What about contracting and employment?
PLF friend Roger Clegg, President and General Counsel of the Center for Equal Opportunity, has an excellent op-ed in today’s Washington Times. In it he argues that the time has come for the Supreme Court to rein in discrimination in public employment and public contracting. Shelby County was a blow to discrimination in voting. Fisher was a blow to race-based discrimination in admissions. It’s time for the Supreme Court to sound the death knell to race-based discrimination in public employment and contracting. Here’s a snippet:
The fact is that the court has greatly circumscribed the use of race here, too. Unfortunately, that message was not as clearly delivered as it might have been, and it seems to have been lost on employers and contractors. A couple of clarifying decisions would be useful here as well. On Aug. 12, for example, four members of the U.S. Commission on Civil Rights warned the city of Cincinnati against using racial preferences in the city’s contracting. It’s great that this warning was sent, but unfortunate that in 2013 it would have to be.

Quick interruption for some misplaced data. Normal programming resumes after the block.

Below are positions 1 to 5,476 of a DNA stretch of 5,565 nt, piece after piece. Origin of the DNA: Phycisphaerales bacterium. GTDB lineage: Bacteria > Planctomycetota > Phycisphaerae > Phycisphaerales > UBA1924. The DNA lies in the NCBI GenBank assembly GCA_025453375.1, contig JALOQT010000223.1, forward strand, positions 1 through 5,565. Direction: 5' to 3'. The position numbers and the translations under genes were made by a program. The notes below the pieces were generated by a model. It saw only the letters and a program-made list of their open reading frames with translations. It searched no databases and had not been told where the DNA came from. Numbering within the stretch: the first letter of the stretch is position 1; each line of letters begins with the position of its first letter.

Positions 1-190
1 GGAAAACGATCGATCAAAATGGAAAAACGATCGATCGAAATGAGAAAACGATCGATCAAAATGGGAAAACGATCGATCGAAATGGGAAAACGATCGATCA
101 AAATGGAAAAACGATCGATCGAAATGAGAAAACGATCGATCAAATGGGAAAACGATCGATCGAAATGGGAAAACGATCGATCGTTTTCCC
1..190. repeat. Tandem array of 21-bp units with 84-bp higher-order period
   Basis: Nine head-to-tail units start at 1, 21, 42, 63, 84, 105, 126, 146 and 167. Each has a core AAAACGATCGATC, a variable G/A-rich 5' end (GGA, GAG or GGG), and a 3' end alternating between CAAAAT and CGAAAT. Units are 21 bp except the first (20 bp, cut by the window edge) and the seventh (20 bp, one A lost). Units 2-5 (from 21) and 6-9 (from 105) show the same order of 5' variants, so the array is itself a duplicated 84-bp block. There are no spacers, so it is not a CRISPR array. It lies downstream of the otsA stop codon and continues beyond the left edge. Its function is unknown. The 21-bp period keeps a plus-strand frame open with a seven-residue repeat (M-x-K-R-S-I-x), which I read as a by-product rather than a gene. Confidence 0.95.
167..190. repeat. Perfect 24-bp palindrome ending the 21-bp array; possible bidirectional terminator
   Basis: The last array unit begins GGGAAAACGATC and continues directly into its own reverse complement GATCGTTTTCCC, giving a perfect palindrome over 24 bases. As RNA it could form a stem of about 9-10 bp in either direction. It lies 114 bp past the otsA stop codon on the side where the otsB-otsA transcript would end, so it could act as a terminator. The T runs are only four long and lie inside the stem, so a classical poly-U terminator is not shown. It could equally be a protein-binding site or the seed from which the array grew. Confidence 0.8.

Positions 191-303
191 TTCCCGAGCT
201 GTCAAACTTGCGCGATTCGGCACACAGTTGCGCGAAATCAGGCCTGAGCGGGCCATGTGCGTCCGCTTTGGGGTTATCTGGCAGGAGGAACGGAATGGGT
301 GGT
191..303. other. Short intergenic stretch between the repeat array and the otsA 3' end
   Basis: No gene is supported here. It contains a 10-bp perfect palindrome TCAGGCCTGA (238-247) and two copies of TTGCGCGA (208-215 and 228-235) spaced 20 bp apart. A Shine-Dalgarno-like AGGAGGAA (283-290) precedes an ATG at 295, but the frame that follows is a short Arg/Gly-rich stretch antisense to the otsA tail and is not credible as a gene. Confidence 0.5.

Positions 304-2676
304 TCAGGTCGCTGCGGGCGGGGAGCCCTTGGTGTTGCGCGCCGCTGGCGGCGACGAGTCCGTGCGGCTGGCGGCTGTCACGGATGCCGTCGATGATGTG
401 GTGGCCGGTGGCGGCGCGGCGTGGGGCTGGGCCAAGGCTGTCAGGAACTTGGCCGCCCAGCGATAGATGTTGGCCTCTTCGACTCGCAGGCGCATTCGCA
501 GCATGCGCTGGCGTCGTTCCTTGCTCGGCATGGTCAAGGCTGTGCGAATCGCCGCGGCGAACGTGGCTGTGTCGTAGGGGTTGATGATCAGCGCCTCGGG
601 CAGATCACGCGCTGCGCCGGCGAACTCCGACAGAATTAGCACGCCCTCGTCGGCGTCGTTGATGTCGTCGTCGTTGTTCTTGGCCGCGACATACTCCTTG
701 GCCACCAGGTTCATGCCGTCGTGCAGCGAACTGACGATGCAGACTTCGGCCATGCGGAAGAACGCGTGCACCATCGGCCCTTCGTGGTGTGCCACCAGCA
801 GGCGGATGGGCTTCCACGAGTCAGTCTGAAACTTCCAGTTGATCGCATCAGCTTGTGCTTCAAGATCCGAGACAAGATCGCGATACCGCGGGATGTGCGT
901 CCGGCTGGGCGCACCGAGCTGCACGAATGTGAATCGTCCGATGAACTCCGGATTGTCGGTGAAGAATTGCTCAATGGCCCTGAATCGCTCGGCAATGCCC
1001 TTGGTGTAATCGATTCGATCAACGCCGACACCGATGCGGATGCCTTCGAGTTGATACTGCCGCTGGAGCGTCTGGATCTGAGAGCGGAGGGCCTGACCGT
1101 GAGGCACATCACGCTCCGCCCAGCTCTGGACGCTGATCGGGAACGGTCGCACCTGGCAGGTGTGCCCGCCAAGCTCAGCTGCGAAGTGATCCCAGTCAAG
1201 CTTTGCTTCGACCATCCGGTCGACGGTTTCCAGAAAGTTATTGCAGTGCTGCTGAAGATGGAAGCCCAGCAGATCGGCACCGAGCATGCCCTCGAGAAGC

In government contracting, the court has already established that the use of race will be subjected to strict scrutiny, which means that a “compelling interest” for the discrimination must be identified. The court is unlikely to recognize a compelling interest here other than remedying discrimination since there being no plausible “diversity” interest — that is, no uniquely black perspective, for example, on how to pave a road.
Contracts are not like, say, university admissions, where there is often an irreducible and significant amount of subjectivity in decision-making. Rather, the low-bid process in government contracting can be made very transparent at every step, and this transparency should make it relatively easy to detect and correct any discrimination. This is an area where, as Chief Justice John G. Roberts Jr. famously wrote, “The way to stop discrimination on the basis of race is to stop discriminating on the basis of race.”
What to read next
Our friends at Institute for Justice have convinced the Supreme Court to soon decide in the case Timbs v. Indiana whether the Constitution restrains states (and not just the federal government) from … ›
This morning the Ninth Circuit released this opinion in Americans for Prosperity Foundation v. Becerra, a case about whether California can demand confidential donor forms from nonprofit organizations operating within … ›